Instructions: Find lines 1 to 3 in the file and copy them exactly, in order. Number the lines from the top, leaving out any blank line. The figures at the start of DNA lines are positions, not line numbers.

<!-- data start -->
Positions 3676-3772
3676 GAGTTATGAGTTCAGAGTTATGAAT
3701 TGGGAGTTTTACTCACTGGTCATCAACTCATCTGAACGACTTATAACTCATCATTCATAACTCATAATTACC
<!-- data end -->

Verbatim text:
Positions 3676-3772
3676 GAGTTATGAGTTCAGAGTTATGAAT
3701 TGGGAGTTTTACTCACTGGTCATCAACTCATCTGAACGACTTATAACTCATCATTCATAACTCATAATTACC